The second hallmark event in the area of international relations was a visit to Minsk by the delegation of the Organization for Security and Cooperation in Europe’s (OSCE) Office of Democratic Institutions and Human Rights (ODIHR) and its meetings with parliamentarians and members of the opposition (www.ng.ru/cis/2013-03-07/6_minsk.html). On many occasions, ODIHR criticized not only the conduct of parliamentary elections in Belarus but also its electoral legislation. Projected changes in this legislation are to be publicized in April. That Minsk decided to accept the ODIHR delegation during the final stage of work on those changes may be considered a positive sign.
The third hallmark event was the previously unannounced two-day visit to Minsk by President Tomislav Nikolic of Serbia. Nikolic thanked Belarus for its support of Serbia’s struggle to retain its territorial integrity. “We understand,” said Nikolic at a press conference in Minsk, “all your difficulties and misfortunes. For many years, Serbia was under EU [European Union] sanctions, and that is where the roots of our crisis are. But even then we did not give up and they had to bomb us. I hope that democracy will not be introduced this way ever again.” (http://www.belta.by/ru/all_news/president/Belarus-i-Serbija-gotovy-razvivat-otnoshenija-na-vsex-urovnjax-i-vo-vsex-sferax_i_627023.html). Nikolic thanked Lukashenka for his courage in visiting Serbia during the 1999 North Atlantic Treaty Organization (NATO) bombing campaign, and he assured his counterpart that although Serbia wants membership in the EU, it does not want it at any cost.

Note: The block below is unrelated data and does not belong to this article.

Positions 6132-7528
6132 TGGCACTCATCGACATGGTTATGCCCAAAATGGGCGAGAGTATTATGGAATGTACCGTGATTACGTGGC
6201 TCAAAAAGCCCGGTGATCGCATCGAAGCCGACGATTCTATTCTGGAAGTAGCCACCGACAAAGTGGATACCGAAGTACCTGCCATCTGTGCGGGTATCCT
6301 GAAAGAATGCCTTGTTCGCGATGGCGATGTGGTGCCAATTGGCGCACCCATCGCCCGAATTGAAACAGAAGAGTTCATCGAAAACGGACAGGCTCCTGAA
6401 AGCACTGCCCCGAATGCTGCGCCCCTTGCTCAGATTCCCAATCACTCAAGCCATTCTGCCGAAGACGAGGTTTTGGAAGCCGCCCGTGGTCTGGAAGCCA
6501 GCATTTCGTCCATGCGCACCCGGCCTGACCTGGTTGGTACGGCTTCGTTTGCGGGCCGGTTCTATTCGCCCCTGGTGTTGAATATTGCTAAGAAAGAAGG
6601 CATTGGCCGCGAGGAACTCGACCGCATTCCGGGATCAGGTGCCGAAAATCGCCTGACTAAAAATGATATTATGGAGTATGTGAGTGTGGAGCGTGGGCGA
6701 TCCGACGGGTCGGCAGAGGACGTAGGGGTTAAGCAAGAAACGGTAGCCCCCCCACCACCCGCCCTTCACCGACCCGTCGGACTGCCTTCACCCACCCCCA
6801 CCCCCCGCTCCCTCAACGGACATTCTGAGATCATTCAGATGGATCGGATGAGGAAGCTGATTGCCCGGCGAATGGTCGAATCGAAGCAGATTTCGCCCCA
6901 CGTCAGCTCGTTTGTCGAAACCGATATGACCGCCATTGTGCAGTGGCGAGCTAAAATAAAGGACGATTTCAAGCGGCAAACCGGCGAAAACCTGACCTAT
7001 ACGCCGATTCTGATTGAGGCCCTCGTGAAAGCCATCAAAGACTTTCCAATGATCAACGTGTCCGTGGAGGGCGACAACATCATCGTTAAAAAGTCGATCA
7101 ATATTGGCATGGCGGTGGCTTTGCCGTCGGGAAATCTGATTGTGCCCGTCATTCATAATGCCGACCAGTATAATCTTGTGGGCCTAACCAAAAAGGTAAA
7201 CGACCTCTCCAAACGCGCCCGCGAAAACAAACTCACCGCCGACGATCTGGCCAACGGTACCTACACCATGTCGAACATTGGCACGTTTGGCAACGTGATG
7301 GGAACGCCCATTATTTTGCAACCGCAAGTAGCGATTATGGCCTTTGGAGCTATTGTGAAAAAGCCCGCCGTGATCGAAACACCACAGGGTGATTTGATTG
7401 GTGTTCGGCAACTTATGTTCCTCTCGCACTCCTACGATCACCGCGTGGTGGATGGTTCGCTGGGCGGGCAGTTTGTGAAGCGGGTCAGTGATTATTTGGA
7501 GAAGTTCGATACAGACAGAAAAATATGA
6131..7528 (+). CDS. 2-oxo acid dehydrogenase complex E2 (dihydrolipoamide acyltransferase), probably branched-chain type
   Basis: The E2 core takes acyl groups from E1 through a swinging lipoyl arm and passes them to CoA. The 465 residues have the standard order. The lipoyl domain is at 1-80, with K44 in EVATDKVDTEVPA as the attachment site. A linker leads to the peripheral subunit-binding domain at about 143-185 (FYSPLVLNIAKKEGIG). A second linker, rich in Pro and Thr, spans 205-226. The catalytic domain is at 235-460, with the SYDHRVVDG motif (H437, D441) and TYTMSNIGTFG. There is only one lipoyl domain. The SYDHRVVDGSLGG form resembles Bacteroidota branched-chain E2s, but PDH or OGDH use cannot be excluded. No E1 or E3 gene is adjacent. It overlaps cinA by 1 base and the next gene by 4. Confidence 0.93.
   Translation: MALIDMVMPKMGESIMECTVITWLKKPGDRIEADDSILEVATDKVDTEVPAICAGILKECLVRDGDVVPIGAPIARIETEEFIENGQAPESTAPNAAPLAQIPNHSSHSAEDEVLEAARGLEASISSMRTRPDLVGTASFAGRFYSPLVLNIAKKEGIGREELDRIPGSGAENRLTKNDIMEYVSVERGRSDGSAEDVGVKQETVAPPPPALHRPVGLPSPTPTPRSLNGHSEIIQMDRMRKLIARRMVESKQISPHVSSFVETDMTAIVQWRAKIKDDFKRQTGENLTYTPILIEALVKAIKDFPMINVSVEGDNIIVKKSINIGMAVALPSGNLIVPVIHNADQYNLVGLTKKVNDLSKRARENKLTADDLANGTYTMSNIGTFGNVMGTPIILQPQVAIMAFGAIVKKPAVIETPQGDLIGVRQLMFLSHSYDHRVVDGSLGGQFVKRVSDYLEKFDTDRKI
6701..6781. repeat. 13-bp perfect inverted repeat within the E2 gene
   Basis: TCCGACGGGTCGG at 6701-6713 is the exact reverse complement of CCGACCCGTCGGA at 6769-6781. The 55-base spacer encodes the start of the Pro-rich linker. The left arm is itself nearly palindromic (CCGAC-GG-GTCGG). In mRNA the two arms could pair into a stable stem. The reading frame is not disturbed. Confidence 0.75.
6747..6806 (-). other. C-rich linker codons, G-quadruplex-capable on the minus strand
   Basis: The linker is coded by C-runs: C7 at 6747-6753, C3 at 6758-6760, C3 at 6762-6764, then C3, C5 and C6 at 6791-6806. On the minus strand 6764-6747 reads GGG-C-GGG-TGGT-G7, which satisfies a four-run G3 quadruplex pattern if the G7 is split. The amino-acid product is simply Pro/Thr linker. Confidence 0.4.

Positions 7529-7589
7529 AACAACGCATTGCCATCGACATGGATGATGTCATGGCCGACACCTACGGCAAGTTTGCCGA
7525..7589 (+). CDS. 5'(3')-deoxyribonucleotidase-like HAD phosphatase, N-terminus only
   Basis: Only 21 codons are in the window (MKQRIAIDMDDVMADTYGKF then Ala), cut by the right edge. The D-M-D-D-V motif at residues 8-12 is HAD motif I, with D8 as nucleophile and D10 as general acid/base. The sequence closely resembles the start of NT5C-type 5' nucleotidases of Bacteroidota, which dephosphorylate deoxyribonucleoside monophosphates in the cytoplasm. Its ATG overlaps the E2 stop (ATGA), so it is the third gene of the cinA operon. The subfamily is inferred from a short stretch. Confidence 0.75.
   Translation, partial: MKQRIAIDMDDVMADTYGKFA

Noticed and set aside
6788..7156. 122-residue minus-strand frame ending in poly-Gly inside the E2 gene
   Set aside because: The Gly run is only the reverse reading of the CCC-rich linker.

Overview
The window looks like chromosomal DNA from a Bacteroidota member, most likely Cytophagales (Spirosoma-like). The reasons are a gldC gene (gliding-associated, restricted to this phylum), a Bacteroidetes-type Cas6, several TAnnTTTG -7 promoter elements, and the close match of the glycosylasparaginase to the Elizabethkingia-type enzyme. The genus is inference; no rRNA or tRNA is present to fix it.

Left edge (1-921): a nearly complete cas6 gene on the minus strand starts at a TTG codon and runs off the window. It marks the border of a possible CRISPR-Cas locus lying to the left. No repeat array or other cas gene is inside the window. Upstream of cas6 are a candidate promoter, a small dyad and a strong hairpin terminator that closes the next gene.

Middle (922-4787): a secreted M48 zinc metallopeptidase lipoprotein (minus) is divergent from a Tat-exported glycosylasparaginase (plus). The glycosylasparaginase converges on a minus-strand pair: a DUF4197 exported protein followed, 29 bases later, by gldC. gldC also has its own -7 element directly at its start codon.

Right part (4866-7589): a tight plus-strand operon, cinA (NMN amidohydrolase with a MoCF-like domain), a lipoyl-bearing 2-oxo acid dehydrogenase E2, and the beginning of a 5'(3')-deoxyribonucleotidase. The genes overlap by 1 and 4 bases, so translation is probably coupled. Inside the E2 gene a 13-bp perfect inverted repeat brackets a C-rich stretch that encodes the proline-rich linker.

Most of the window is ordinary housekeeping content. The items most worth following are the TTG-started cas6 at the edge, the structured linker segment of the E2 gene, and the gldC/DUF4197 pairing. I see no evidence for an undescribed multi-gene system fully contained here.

Because about 80 percent of Belarusians do not consider Russia to be a foreign country (according to the September 2009 representative national survey by a polling agency funded by the West; see http://naviny.by/rubrics/politic/2010/10/07/ic_articles_112_170745), Belarus’s relationship with Russia deserves to be analyzed under a rubric separate from foreign relations at large. In this area, two observations are noteworthy.